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Gravy, as in biscuits and gravy

I'm making these as part of Christmas brunch. I think I'm going to use the Cooks Illustrated buttermilk biscuit recipes since they've been recommended on these boards. But, as the gravy goes, is there more to it than sausage or other meats in white sauce? That's what I've always done but has anyone done anything different? I saw the red eye sauce w/ coffee that Alton Brown made but don't want that. Thanks!

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  1. Cream gravy with or without suasage is pretty traditional. Red eye gravy is fine with ham but would not be a good sauce for biscuits. If you did not want sausage you could substitute dried chipped beef as use in what some call SOS or others call creamed chipped beef on toast. I believe when it is SOS ground beef is used.

    6 Replies
    1. re: Candy

      I've never had red eye but it doesn't sound good to me. I might just go with the plain cream sauce w/ sausages. I've never made it for my in-laws before. Thanks!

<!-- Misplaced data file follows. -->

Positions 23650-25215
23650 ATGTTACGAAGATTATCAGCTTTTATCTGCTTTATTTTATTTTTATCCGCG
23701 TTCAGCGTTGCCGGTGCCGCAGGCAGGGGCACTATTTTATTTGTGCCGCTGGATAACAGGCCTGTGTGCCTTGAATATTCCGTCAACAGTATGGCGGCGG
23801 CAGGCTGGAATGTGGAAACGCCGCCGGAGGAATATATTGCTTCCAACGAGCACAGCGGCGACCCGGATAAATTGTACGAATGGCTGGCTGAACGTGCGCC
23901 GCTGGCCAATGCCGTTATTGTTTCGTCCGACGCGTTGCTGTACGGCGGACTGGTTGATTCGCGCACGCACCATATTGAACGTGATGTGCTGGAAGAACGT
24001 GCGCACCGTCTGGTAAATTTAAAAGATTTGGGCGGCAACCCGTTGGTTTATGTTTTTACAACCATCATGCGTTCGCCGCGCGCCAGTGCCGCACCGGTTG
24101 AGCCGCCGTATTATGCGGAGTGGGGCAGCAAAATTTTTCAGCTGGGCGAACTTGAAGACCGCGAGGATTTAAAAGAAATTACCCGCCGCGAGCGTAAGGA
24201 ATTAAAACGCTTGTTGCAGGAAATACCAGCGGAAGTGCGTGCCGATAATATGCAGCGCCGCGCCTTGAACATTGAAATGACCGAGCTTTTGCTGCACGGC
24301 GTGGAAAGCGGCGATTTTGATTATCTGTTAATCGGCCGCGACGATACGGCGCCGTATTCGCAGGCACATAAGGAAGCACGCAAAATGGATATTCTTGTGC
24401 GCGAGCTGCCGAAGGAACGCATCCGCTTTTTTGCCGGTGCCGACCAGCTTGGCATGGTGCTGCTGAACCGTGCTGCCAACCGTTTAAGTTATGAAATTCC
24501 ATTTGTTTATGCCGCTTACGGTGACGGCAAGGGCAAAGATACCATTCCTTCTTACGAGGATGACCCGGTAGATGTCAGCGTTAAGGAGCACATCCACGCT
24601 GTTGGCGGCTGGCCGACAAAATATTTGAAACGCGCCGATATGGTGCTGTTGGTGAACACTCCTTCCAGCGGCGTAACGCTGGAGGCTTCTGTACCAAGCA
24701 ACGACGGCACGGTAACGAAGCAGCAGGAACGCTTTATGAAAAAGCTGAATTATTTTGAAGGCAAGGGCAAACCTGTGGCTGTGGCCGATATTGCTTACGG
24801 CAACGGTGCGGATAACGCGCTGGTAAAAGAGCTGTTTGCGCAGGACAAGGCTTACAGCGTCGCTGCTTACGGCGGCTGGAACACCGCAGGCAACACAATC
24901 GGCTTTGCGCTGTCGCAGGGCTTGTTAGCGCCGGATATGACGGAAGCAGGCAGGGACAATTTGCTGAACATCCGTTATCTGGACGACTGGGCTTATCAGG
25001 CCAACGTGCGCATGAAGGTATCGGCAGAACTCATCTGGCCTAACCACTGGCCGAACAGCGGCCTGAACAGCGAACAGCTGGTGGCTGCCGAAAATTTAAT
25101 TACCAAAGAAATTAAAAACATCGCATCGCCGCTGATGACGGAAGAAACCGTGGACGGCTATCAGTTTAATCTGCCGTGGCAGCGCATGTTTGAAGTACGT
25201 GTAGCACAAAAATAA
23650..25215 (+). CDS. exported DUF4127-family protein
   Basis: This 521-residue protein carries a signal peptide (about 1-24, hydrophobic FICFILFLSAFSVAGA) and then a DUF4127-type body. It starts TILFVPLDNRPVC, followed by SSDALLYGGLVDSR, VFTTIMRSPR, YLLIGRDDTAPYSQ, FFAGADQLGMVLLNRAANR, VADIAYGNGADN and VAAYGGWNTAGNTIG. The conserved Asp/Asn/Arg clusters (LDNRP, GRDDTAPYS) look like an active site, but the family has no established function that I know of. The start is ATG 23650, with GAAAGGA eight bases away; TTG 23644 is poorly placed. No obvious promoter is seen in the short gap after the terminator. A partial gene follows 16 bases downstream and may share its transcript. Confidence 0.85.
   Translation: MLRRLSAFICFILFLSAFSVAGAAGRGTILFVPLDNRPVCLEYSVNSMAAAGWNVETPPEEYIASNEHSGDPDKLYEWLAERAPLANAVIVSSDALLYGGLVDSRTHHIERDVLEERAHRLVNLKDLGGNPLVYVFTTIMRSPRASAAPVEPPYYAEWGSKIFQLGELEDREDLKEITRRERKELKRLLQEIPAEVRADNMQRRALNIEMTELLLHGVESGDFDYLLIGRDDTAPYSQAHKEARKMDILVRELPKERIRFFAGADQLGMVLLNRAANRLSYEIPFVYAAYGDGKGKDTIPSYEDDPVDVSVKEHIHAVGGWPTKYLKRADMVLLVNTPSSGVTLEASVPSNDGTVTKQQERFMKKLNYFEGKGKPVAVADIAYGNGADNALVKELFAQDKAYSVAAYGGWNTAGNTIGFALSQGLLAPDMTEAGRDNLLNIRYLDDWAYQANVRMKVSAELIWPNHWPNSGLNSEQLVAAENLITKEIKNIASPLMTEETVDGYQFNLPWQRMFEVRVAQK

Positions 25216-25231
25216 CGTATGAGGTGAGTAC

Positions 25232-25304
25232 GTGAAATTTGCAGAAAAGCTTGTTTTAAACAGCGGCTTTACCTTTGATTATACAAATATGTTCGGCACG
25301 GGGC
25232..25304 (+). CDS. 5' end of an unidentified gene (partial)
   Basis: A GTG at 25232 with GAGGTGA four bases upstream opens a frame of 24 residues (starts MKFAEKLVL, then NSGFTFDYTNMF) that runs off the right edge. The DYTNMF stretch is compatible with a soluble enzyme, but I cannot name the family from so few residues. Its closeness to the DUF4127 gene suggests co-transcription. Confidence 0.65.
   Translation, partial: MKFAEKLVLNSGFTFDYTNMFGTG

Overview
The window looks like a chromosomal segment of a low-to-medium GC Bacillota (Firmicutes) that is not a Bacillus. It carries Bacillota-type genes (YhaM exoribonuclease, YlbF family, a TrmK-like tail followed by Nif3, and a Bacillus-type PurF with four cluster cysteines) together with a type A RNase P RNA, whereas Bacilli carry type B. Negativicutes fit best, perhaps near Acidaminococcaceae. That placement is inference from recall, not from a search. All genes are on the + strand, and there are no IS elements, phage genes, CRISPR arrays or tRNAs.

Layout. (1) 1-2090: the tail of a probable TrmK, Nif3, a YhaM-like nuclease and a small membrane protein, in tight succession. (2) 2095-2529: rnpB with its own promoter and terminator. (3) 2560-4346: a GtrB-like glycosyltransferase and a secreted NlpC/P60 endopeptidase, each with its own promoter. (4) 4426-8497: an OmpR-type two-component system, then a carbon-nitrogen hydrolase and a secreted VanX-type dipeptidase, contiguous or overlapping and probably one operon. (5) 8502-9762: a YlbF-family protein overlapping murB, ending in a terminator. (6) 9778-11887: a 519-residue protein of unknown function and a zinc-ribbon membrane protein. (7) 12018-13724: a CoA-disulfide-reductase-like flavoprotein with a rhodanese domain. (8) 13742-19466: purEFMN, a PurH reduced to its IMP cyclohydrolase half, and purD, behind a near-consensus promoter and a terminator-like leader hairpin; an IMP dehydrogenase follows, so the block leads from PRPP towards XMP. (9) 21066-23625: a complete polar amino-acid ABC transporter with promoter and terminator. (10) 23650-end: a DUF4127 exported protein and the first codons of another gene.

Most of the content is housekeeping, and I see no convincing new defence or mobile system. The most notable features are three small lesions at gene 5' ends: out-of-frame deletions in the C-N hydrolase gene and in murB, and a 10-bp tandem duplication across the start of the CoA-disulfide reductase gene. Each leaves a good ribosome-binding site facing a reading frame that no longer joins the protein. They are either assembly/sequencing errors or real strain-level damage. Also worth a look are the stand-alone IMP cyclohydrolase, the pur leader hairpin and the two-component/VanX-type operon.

1. re: chowser

        Red eye gravy isn't for biscuits and gravy--it goes with ham, as Candy said, and especially with country ham. Country ham, beaten biscuit, and red eye gravy--mmm mmm, that is southern eating. Don't knock red eye gravy till you've tried it: it sounds weird, but it's really delicious.

        1. re: cristina

          I've eaten red-eye gravy on biscuits all my life!

          1. re: revsharkie

            same here. If you have a couple of spoonfuls of red-eye on the same plate as your biscuits, you're going to have red eye gravy on your biscuits, whether you call yourself eating it with the ham or not.

            1. re: wabbitslayer

              Red eye gravy is also great on grits. When I make REG I always make grits.


        2. re: chowser